“It was carnage. Blood and mess all over the road.” The farmer paused, sadness etched into his lined face, as he recalled the loss of seven of his fine milking cows. “It were a tragedy.”
I’m a country man myself and listened sympathetically. It was a raw November day and we were standing in the farmyard, our boots caked with mud. As a livestock auctioneer, I’d been instructed by an insurance company to investigate an incident at a farm a few months before to enable them to decide whether to pay out a substantial claim for compensation.
Valley Farm was situated in a hollow straddling a country road. The yard, barns and milking parlour were on one side of the road with most of the main pasture land on the other. The herd walked across the road morning and evening to and from the milking parlour.
“The driver of the lorry was unhurt. He was horrified but it weren’t his fault,” the farmer informed me. “I was there too. Oh dear me, sur, it was shockin’. A disaster.”
A large articulated lorry had been travelling along the road one morning and his brakes failed as he began to descend the steep hill. He could see the line of cows crossing the road and there was nothing he could do to avoid the ghastly accident. His heavy vehicle, out of control, smashed through the unsuspecting herd.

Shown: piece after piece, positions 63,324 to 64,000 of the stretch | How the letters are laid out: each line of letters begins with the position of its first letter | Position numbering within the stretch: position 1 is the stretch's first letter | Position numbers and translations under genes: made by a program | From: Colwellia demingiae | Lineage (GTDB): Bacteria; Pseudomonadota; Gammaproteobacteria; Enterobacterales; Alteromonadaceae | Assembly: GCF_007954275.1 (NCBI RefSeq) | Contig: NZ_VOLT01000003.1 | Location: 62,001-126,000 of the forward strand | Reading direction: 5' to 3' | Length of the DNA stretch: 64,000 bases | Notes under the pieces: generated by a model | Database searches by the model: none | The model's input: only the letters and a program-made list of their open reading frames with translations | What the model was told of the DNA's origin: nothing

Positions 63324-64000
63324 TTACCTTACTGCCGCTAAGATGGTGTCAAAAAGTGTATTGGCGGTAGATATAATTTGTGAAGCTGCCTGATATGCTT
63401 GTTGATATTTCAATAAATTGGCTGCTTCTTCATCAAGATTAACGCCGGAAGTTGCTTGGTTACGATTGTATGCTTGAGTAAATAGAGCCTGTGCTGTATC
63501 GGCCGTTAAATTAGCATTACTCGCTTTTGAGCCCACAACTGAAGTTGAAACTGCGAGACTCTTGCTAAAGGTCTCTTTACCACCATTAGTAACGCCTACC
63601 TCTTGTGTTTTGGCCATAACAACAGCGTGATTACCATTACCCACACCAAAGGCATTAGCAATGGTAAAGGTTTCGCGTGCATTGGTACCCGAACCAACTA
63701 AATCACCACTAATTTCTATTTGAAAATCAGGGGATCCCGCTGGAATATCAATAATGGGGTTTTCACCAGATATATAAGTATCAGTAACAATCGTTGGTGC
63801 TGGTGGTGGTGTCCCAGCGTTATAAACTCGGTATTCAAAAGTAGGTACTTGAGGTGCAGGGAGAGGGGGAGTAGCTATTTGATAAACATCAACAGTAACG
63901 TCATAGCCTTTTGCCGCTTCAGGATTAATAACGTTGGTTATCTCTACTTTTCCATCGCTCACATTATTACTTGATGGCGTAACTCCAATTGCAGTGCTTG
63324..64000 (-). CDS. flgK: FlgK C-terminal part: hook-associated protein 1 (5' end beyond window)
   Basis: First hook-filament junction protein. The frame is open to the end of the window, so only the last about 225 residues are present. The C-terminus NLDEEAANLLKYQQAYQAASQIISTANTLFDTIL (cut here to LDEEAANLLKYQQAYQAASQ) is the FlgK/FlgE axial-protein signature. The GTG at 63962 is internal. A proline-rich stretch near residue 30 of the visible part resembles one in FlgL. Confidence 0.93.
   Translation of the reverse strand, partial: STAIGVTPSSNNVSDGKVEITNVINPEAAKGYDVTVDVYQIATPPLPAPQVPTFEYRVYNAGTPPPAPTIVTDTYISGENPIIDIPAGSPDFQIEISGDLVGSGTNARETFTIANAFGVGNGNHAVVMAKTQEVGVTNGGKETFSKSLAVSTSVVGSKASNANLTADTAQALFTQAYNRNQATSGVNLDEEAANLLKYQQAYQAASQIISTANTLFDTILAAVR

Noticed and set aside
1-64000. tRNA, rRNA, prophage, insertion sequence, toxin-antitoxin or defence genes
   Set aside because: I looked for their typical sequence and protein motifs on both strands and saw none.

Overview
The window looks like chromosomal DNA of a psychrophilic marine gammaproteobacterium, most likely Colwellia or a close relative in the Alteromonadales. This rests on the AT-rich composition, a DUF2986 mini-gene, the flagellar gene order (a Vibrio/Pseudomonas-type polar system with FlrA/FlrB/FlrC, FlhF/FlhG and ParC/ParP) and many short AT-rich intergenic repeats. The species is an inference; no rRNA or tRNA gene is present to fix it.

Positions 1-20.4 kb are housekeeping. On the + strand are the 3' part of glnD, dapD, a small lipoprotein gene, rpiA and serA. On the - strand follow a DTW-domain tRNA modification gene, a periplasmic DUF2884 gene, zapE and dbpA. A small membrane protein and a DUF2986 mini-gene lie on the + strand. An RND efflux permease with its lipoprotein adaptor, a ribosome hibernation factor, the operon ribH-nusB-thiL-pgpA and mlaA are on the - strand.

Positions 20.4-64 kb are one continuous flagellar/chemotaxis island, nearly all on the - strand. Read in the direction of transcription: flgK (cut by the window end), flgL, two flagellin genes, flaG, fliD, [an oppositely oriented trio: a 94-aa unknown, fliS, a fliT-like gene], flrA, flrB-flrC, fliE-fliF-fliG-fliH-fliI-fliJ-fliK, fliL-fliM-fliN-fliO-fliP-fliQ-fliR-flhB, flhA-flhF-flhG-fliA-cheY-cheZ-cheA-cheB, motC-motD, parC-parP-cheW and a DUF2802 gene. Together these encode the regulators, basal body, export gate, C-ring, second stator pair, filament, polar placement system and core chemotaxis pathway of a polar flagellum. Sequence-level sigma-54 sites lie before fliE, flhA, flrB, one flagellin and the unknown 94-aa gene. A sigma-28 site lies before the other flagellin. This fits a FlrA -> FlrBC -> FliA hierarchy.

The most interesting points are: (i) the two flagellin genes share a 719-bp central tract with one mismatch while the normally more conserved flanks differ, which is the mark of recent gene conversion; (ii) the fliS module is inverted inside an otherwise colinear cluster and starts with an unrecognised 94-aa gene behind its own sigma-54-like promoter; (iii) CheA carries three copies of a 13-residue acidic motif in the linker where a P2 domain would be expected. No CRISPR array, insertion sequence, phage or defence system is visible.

“As I understand,” I said, “There’s no problem about paying out the insurance claim for the seven cows, but I need to know why you are claiming for a valuable pedigree bull, which was unhurt in the incident.”
“He may have been unhurt but he was unmanned,” the farmer said moodily, shaking his head.
“Tell me about it.”
The farmer leaned against a metal gate and began. “The bull was a good ‘un and served well. On that dreadful day he was stood in the small pen over there, overlookin’ the road. He was watchin’ his ladies as they ambled across, one behind the other. The poor fella saw it all. He witnessed those gentle animals mown down. I tell ‘ee, sur, that the bull cried. I saw the tears in his eyes. He sobbed for days. It were terrible for him and he went right off his cake and feed. And ever since, he ain’t served another cow. He’s good for nothin’ now except the knacker’s yard.”
The farmer had made his case. Animals have feelings and I believed every word. It was an unusual story and, when I made my report, I quoted what the farmer had said and sent it to the insurance company.
I heard later that the tragic tale had been read out in the Claims Department. The bull’s tears melted their stony hearts and the claim was settled in full.